Daniel Hertz, writing at City Observatory:
Land costs are also part of why yearning for the old days of moderate-cost bungalows is unproductive. A century ago, in most cities, it was possible to find relatively cheap land within commuting distance of downtown—partly because the invention of streetcars had just radically expanded the definition of “commuting distance”—so if you could build a house cheaply, you might end up with a relatively low-cost home. But as cities grow, and especially as their metropolitan economies grow, there’s more and more people competing for a fixed amount of land within easy commuting distance of job centers. As a result, the price of easily accessible locations—that is, land—increases substantially. At that point, it doesn’t really matter so much if you can build a home very cheaply, because the cost of the land it sits on will ensure that the total price of construction will be very high.
We’ve made very little progress in the last 100 years in reducing commute times. Every time we get a new transportation technology (i.e. cars) we burn up the time savings building more sprawl. Long live Marchetti’s Constant. But now that we’ve hit the limits of sprawl, we’re just spending more time in traffic.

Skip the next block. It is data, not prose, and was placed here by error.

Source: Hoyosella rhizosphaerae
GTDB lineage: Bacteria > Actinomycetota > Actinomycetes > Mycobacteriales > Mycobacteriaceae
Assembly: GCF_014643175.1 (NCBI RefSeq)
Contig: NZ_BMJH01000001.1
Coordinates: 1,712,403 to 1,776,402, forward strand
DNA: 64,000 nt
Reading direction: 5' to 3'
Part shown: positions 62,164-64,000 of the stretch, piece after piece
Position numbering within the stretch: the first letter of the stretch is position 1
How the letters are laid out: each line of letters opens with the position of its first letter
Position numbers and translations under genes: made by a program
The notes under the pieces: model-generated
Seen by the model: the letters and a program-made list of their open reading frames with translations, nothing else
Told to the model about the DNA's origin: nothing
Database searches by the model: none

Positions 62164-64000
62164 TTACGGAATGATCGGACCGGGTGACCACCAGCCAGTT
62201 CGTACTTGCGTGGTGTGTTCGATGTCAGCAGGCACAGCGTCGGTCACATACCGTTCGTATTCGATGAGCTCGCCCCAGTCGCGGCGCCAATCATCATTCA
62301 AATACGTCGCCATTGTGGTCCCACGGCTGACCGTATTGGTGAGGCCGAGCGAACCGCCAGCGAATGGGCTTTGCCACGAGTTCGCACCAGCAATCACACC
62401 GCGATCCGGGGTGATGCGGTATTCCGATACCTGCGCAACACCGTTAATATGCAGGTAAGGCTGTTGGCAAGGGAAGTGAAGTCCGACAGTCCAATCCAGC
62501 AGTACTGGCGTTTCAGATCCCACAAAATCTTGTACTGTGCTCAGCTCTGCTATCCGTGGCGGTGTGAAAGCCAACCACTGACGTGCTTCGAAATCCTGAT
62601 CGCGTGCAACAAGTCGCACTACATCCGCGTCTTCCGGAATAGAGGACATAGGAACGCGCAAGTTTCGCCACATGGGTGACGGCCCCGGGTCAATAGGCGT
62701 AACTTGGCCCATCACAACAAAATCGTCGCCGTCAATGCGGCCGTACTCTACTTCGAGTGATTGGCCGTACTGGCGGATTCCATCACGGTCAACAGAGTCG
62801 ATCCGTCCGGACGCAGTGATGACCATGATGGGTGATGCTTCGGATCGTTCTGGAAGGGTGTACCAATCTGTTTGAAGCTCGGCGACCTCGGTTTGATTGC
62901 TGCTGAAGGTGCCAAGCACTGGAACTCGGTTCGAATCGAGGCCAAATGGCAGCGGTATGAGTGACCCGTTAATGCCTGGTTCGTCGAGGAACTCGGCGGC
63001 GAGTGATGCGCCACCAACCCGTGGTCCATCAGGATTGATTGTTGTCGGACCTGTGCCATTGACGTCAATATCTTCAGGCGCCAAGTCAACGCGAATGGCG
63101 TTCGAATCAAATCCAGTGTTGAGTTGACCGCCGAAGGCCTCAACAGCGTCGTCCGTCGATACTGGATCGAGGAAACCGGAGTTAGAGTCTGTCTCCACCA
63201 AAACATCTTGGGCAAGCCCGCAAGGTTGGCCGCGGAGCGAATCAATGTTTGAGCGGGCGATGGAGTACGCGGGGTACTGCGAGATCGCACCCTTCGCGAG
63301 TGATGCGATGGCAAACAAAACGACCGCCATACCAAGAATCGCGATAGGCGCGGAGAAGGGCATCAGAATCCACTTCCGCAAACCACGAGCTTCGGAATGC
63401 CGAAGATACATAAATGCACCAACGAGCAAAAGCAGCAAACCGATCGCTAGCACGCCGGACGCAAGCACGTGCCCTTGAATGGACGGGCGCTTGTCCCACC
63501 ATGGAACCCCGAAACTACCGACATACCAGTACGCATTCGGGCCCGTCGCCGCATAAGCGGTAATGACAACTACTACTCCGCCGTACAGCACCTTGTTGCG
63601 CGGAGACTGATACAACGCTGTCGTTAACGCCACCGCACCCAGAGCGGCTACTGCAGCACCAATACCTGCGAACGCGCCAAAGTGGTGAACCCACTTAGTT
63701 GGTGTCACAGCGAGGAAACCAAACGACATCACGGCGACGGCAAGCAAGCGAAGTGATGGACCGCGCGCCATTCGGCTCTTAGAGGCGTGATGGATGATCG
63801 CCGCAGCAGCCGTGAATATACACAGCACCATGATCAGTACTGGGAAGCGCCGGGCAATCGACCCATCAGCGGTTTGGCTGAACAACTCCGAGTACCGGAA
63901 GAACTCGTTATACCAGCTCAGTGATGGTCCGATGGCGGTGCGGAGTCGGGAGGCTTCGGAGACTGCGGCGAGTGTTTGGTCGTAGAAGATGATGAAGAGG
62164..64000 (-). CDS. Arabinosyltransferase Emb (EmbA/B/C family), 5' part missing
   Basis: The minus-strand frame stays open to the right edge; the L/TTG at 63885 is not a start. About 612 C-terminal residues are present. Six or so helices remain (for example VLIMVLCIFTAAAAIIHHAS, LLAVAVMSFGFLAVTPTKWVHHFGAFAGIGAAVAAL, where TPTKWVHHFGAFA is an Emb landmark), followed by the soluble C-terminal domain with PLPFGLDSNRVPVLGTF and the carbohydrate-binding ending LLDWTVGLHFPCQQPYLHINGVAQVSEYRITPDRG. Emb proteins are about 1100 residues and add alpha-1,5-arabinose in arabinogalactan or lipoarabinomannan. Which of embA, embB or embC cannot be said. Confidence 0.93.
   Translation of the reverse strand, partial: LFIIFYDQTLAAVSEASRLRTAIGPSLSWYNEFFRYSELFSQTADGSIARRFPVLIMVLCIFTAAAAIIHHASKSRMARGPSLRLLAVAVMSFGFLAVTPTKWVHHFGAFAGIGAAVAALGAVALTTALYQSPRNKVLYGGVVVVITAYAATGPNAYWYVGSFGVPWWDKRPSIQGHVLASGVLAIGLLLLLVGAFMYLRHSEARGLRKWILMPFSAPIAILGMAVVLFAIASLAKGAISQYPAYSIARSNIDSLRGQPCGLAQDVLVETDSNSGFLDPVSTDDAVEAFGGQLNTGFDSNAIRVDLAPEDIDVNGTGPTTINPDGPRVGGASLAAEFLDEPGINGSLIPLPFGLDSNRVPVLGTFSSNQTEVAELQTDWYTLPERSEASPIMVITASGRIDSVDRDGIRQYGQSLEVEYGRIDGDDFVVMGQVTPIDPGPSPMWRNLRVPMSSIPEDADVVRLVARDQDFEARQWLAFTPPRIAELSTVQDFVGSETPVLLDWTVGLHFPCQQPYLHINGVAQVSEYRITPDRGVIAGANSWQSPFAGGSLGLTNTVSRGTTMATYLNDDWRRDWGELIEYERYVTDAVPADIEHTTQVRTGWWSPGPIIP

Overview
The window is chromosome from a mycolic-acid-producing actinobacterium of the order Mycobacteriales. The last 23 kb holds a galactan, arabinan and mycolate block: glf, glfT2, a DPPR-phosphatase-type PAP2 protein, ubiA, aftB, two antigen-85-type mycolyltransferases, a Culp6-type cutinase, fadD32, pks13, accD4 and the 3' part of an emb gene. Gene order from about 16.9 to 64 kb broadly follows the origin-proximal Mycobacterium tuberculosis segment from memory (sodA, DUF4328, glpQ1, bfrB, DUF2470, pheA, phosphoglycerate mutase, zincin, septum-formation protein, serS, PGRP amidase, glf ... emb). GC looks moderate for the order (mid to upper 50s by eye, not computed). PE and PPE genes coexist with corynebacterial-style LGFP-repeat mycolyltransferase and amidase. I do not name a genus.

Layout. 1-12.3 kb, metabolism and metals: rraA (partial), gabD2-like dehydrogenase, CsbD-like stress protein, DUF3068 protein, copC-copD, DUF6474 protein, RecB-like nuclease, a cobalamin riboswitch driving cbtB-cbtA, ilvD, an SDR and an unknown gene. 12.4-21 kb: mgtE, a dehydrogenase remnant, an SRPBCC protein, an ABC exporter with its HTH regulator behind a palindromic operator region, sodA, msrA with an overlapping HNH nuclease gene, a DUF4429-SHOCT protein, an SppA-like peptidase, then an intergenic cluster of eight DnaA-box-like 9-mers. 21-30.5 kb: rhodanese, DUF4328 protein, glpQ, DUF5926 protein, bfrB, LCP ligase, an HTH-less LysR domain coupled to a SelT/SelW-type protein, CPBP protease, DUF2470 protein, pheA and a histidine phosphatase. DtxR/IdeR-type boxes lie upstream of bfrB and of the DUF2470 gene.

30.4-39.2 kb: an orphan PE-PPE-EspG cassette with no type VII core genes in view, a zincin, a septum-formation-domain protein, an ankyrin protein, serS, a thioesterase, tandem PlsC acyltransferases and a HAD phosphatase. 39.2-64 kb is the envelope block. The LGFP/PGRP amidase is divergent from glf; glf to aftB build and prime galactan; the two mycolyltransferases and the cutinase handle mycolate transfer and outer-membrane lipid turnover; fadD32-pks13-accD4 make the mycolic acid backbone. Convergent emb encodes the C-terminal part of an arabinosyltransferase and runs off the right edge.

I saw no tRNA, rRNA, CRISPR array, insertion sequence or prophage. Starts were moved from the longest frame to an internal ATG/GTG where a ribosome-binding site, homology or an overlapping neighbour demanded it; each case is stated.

It’s becoming cliche to note that 65% of Seattle’s land is off limits to development (zoned for single-family homes and parks). Some percentage of the remaining 35% is presumably already developed to the zoning limit. That means all the city’s growth has to happen in the small fraction that remains. Intensive development + small amount of buildable land = high land prices. Some may lament that new housing is only built for the top end of the market, but when land prices are high and height limits are low, expensive houses are really all that can be built. And yet the developer, not the landowner, receives the bulk of the public’s ire.
Municipalities try to ameliorate the expensive housing with subsidies, but the cost of land eats through scarce government funds. San Francisco, for example, is planning to spend almost $900,000 per apartment to build affordable housing in the Mission because of high land costs.
The simplest answer is to build more densely where the land is cheaper, i.e. in single-family neighborhoods. Instead, current city policy encourages people to tear down single family homes and replace them with even larger, more expensive single family homes, which seems like the opposite of making things more affordable. The “charming” old bungalows are going away one way or another, the only question is what they get replaced with.